Friday 25th Sep, 2020

‘The trains are full’: Morrison moots migration intake meddling

Photo: RailGallery.com.au

Prime minister Scott Morrison has realised the fears of leading economist Chris Richardson by signalling his government will consider cutting Australia’s migration intake, citing growing community frustration with congested cities.

Delivering an address to a Sydney audience of the future of Australia’s cities, prime minister Scott Morrison said that his government would respond to community concerns about population growth in Australia’s major cities.

“They are saying: enough, enough, enough,” Morrison told the audience.

“The roads are clogged, the buses and trains are full. The schools are taking no more enrolments. I hear what you are saying. I hear you loud and clear.

“That’s why we need to improve how we manage population growth in this country.”

The prime minister said the “old model” of a single, national intake figure determined by the Commonwealth was “no longer fit for purpose” and that he would ask the state governments to create their own population plans. This would be discussed, he said, at the next Council of Australian Governments meeting on December 12.

“It is the states who build hospitals, approve housing developments, plan roads and know how many kids will be going into their schools in the future,” Morrison said.

“The states and territories know better than any what the population carrying capacity is for their existing and planned infrastructure and services. So I plan to ask them, before we set our annual caps.”

Morrison said that moving to more state-directed population growth planning would likely see a reduction in Australia’s migration intake caps.

“I anticipate that this will lead to a reduction in our current migration settings,” he said.

Speaking at the AFR Infrastructure Summit earlier in the year, senior Deloitte economist Chris Richardson warned that responding to the pressures of Australia’s booming population growth would take the country in a negative economic direction.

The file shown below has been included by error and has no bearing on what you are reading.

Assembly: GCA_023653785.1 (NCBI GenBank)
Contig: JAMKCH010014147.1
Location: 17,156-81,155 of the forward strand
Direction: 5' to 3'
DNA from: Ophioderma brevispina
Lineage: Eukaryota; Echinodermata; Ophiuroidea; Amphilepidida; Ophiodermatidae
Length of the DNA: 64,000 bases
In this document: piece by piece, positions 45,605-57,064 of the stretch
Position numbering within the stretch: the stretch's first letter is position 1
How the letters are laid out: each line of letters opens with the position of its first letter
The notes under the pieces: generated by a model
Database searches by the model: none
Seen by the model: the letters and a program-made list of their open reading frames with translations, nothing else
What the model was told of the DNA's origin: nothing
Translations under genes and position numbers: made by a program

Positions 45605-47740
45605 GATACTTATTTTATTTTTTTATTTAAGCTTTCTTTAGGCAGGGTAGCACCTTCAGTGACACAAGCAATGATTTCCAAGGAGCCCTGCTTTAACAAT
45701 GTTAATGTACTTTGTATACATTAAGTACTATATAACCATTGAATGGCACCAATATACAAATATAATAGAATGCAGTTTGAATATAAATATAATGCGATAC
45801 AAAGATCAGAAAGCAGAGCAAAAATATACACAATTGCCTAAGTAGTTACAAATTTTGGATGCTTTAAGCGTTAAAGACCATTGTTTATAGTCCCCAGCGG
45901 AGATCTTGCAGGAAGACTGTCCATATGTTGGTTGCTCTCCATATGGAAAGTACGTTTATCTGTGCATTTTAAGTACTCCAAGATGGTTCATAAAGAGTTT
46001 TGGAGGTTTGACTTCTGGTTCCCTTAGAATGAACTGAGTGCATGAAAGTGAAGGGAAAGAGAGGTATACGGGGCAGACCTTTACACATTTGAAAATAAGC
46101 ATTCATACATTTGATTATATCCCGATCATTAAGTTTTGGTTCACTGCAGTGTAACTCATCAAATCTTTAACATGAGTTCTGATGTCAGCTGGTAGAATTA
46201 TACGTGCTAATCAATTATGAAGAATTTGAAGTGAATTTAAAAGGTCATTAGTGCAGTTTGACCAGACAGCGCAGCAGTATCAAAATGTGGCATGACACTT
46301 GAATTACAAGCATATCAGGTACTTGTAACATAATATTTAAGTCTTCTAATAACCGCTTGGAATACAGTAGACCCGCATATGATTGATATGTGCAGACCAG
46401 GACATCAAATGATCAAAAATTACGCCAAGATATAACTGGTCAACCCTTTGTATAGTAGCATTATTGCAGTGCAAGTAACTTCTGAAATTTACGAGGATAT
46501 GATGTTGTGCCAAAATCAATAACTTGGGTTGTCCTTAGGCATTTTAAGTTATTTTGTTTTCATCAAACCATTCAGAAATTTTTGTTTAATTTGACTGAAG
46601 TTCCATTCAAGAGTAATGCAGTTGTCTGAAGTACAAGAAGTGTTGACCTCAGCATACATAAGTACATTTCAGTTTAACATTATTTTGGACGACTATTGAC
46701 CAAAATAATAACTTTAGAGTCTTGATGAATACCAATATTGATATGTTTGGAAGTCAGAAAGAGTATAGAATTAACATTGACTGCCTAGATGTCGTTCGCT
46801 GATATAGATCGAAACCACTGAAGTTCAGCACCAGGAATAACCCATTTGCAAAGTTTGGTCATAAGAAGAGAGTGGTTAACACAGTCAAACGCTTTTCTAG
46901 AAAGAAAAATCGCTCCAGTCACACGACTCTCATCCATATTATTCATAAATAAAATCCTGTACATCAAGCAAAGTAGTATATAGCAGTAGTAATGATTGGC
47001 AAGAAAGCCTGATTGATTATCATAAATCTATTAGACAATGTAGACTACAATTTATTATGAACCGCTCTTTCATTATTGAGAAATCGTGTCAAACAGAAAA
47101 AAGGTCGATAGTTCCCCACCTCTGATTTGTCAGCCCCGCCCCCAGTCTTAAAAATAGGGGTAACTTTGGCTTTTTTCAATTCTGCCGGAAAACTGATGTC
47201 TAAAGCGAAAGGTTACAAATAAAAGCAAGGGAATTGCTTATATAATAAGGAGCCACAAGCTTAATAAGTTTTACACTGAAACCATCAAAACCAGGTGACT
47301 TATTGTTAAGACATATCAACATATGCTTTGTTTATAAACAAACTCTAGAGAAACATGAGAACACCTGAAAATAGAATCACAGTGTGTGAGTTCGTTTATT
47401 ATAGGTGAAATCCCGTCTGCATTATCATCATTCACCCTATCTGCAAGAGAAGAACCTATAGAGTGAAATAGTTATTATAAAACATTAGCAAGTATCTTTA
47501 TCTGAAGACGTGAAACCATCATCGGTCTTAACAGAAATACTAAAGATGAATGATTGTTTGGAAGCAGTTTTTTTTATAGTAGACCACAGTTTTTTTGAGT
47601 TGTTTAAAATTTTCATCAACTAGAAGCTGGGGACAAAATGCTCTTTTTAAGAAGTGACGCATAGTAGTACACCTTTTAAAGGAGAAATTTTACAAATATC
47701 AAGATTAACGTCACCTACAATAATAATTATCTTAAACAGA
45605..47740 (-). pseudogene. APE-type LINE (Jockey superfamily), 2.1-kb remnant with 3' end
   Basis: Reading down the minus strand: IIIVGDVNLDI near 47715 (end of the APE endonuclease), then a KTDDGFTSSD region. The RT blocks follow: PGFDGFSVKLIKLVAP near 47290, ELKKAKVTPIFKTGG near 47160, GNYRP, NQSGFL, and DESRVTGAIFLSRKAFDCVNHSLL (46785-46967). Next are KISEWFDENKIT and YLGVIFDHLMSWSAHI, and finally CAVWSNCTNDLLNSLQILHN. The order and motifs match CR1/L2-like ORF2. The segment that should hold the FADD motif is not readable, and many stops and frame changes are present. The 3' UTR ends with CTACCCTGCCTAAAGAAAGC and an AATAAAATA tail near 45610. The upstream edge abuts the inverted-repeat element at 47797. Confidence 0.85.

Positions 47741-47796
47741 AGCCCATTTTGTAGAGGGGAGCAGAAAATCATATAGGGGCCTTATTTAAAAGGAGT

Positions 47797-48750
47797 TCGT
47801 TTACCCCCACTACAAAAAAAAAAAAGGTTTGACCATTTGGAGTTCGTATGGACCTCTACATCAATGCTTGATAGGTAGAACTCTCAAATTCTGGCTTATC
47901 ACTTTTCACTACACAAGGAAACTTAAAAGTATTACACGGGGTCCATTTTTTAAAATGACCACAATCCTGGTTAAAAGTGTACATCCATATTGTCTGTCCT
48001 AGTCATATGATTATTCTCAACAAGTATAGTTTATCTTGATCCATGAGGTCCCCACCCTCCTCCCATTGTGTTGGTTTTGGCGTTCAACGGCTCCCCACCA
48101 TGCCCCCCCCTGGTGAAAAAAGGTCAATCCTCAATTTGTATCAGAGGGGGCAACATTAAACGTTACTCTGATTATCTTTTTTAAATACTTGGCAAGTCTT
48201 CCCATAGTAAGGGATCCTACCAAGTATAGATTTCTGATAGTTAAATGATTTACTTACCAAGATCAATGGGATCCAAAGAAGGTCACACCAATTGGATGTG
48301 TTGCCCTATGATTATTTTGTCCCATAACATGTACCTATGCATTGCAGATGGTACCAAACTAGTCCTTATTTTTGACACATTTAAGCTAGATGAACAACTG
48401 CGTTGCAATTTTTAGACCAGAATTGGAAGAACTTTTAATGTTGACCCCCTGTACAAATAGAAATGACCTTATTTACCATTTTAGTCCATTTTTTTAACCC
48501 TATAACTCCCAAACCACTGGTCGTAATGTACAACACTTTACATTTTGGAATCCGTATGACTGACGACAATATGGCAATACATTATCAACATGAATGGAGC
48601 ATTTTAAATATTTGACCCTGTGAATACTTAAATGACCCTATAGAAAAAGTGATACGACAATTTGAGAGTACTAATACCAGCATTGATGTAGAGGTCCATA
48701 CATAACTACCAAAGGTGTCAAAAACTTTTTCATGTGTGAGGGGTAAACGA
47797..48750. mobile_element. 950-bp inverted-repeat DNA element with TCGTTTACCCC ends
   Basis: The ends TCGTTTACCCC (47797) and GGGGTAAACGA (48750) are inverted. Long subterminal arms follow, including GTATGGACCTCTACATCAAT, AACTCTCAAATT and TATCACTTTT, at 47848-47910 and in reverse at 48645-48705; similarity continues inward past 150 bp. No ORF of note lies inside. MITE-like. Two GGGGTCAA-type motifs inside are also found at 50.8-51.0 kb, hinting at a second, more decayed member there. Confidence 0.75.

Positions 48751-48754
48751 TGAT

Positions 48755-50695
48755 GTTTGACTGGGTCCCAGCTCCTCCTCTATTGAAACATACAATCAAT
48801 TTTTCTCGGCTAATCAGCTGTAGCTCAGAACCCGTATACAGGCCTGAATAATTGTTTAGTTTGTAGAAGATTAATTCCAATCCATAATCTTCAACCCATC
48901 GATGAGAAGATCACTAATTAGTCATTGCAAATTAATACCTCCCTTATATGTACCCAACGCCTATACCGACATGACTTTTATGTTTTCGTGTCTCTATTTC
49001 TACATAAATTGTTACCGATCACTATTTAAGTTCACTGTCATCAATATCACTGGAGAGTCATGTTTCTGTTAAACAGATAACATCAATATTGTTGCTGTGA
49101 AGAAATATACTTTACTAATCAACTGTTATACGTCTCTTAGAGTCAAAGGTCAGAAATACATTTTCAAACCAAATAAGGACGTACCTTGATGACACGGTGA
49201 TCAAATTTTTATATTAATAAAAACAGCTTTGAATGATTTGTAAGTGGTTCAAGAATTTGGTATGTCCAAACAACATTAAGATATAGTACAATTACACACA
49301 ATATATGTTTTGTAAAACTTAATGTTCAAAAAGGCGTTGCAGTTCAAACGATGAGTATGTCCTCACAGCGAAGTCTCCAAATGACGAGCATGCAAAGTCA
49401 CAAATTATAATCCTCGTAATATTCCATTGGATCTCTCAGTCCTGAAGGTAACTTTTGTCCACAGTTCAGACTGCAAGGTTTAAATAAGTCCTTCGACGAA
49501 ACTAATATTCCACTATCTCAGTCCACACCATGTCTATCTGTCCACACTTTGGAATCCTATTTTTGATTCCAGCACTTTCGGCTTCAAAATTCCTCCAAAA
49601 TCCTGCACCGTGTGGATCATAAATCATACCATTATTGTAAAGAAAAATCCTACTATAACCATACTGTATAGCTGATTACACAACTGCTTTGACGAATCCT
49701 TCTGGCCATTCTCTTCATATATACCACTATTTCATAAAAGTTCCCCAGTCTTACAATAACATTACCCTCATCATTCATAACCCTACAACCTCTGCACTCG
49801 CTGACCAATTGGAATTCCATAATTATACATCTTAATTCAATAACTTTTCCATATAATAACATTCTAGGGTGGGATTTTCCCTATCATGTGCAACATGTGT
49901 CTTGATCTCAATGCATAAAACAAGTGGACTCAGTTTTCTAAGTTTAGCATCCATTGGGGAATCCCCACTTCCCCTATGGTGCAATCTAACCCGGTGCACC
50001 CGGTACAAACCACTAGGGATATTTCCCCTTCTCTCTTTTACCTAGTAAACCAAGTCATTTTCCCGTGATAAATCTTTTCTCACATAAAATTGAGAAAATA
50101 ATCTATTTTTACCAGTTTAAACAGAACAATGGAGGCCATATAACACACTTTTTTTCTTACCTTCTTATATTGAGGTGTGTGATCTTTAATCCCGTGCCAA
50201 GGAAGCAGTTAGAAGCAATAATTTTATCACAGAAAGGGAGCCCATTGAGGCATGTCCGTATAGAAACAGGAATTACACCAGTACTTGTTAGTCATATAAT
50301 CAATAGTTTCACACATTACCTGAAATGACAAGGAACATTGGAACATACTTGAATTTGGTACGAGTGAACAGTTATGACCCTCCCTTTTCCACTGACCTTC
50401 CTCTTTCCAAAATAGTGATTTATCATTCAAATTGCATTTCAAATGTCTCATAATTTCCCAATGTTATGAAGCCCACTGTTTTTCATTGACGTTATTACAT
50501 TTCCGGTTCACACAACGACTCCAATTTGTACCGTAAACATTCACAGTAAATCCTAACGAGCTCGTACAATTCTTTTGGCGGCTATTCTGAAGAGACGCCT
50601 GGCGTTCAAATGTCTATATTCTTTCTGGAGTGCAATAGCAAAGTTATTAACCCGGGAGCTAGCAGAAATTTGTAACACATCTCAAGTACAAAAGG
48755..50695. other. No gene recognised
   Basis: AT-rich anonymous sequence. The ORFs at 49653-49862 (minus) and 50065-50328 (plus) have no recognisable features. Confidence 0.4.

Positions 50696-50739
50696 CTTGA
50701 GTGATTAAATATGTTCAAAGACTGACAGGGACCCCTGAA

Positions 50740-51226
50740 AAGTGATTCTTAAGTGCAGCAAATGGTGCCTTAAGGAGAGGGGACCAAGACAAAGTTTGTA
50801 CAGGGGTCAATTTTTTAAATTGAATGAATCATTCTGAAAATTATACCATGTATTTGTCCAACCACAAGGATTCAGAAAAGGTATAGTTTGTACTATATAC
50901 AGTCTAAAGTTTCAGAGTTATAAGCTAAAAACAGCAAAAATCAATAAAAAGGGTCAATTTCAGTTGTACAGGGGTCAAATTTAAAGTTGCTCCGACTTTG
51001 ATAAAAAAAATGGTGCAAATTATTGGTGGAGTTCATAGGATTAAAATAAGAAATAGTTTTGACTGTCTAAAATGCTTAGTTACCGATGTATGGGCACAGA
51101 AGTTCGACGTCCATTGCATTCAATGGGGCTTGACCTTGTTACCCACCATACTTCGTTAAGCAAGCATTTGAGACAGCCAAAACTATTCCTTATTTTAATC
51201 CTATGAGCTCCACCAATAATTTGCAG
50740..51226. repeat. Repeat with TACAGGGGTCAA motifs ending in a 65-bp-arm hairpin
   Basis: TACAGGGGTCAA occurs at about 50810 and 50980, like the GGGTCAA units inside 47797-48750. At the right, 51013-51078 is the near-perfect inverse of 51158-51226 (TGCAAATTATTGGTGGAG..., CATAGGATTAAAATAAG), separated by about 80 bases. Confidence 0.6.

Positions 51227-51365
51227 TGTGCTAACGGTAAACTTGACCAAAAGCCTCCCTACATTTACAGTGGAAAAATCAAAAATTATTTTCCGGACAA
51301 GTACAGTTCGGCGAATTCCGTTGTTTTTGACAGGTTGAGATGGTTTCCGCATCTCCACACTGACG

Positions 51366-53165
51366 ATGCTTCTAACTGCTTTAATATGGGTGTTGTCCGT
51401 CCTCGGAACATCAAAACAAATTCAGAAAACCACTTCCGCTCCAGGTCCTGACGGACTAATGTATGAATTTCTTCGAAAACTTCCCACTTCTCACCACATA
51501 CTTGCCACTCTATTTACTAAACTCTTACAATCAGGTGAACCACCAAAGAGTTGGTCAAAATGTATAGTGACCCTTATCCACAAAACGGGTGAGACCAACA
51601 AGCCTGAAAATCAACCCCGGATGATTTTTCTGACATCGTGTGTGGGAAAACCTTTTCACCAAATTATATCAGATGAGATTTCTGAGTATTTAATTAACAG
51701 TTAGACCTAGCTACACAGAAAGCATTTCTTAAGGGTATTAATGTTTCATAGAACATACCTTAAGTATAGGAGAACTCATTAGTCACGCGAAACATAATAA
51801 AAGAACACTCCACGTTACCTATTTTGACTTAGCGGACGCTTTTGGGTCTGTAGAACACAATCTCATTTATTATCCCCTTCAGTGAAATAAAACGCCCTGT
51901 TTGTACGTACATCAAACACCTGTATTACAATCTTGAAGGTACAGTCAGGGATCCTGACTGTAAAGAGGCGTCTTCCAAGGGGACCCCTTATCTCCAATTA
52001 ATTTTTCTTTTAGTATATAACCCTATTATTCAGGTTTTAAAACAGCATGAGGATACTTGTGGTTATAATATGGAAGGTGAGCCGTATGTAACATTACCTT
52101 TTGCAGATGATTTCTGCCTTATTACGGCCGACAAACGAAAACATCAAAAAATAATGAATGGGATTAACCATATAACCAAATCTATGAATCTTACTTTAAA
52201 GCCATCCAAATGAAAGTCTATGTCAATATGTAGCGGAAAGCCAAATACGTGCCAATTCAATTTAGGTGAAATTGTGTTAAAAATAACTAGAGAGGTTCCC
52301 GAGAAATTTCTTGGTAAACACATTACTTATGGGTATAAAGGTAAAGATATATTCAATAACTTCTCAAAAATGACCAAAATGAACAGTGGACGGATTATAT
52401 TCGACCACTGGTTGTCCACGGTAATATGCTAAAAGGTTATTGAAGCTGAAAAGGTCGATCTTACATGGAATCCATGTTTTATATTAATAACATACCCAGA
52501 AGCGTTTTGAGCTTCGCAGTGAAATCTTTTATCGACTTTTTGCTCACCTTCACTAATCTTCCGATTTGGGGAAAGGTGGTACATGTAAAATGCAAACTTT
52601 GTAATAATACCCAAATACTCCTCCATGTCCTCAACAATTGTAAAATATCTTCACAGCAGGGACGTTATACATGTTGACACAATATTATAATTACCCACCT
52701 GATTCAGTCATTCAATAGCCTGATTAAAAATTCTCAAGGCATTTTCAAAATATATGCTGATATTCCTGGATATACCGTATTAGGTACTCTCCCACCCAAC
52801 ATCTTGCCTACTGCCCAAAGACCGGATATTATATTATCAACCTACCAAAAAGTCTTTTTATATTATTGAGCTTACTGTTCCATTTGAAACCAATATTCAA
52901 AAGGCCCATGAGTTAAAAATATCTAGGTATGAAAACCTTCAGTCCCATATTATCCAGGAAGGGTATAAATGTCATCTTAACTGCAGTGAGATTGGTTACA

Richardson said this population growth was necessary to maintain the labour force that would enable the nation to meet “historic” opportunities presented by the global demand for Australian commodities.

While he acknowledged that the massive population expansion experienced in Sydney and Melbourne was placing heavy pressures upon the infrastructure – including transport systems – in those cities, this growth itself should not be targeted, he said. Instead, infrastructure spending had been lacking, and had to be expanded considerably.

“Our population growth is exceptional in world standards. That means our infrastructure spending has to be at least exceptional. It’s not happening,” he said. “And the gap between those two things, which has been marching on for a long time now, is continuing to march on.

“We have let ourselves slide for so long. Our infrastructure approach and policies need planning and commitment and action.”

Speaking to ABC News Breakfast on Tuesday morning, federal cities and urban infrastructure minister Alan Tudge said that the positives of population growth, such as high rates of economic growth in Sydney Melbourne, had to be weighed up against the issues of congestion being faced in those cities.

“On the one hand, migration does help grow our economy, it does help lift living standards. And it will continue to do so and it will continue to be a mainstay of Australia. But that is balanced off against congestion pressures, particularly in Melbourne and Sydney, which are getting so much of the population growth at the moment,” Tudge said.

But he indicated that any revision of population planning would also have to take into account the fact that there are demands for higher population in South Australia, the Northern Territory and Tasmania.

“The governments there want to grow their populations faster – so it’s not a one-size-fits-all, and that’s where we want to get to as well with our migration settings,” he said.

The comments coming from the government may be a sign that Richardson’s fears will be realised. Speaking to the AFR Summit audience, the economist said that continual failure to address the infrastructure “gap” would lead to further scrutiny on “good” high immigration growth, thus leading to the central issue of infrastructure spending to be kicked down the road.

“That would be Australia failing to rise to an historic challenge and an historic opportunity,” Richardson said. “Let’s hope that doesn’t happen.”


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